What a domestic violence restraining order in California can and can't do

A restraining order can:

  • Order the abuser not to harass, attack, hit, threaten, sexually assault, telephone the victim, disturb the victim’s peace, or contact the victim in any way.
  • Order the abuser to stay a certain distance away from the victim, and the victim’s home, work, or school.
  • Order the abuser to move out of the victim’s home regardless of who is on the lease or who holds title to the property.
  • Make custody, visitation and child support orders.
  • Give the victim use and control of shared property, such as furniture or a car.
  • Order the abuser to pay the victim’s attorney’s fees and costs.
  • Order the abuser to pay any expenses caused by recent violence, such as medical or hospital bills, temporary housing or damaged property.
  • Order the abuser to get counseling.
  • Order the abuser to turn over any firearms he has and prohibit him from legally possessing any other firearms for as long as the restraining order is in effect.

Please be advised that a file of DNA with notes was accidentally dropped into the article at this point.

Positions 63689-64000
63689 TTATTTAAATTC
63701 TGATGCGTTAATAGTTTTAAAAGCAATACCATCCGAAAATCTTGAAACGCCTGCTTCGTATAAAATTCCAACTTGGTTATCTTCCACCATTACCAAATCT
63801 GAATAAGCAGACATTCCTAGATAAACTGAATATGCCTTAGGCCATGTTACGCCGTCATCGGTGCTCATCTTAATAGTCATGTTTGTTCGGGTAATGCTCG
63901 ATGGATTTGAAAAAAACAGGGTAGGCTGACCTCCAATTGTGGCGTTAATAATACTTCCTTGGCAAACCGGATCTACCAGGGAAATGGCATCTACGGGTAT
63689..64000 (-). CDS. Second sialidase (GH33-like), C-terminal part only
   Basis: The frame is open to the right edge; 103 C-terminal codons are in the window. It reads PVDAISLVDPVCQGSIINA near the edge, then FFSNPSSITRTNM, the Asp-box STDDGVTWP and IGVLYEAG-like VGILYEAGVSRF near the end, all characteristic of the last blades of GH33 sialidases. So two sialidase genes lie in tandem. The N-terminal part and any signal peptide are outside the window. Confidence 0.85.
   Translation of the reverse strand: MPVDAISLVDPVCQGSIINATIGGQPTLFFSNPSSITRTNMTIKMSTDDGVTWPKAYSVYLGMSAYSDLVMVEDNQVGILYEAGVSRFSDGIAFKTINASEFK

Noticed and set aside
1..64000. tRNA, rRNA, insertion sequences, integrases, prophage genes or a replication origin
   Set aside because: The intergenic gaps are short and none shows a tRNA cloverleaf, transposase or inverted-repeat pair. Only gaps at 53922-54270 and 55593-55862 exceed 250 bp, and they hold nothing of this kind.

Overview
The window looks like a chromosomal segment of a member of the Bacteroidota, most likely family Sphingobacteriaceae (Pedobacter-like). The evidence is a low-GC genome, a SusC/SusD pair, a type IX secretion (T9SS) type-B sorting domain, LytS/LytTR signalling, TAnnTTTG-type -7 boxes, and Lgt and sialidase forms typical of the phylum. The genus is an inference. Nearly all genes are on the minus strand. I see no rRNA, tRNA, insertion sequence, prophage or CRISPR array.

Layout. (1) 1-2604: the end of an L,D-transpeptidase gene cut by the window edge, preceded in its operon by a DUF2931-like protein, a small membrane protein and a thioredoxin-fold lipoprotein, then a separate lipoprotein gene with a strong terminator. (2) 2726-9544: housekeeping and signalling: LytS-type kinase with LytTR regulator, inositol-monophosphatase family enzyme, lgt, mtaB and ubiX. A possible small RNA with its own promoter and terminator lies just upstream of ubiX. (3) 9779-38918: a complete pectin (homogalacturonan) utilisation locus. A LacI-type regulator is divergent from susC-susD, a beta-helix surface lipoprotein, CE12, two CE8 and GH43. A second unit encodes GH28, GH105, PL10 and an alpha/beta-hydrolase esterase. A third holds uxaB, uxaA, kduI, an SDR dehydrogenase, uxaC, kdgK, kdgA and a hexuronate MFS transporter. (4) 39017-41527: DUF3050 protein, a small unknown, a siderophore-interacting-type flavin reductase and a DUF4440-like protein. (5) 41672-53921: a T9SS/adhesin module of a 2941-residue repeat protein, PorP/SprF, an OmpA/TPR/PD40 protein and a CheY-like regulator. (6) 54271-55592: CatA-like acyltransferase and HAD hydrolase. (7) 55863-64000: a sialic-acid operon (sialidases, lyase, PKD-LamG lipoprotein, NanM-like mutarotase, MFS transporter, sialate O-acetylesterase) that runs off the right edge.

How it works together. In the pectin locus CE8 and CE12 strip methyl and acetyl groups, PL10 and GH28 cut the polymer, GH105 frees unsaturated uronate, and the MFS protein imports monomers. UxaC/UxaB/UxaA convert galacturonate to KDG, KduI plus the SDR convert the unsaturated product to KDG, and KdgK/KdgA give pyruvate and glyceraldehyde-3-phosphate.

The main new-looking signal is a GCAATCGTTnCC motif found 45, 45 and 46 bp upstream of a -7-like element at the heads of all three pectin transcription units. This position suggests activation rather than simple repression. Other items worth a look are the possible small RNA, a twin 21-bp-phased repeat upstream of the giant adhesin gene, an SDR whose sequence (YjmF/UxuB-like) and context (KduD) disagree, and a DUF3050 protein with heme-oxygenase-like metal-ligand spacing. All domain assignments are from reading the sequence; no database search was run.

A restraining order can’t:

  • Guarantee the victim’s personal safety.
  • Guarantee the abuser will not still be able to intimidate or scare the victim.
  • Guarantee the safety and well-being of the victim’s children.
  • Give the victim permanent use and control of property belonging to the abuser.
  • Guarantee the abuser will be out of the victim’s life.
  • Guarantee the abuser will not destroy property that may be irreplaceable, such as photos or family treasures.
  • Cure” the abuser.
  • Prevent the abuser from getting a gun illegally.
  • Act as a bulletproof shield.

©1998-2005 Break the Cycle. All Rights Reserved.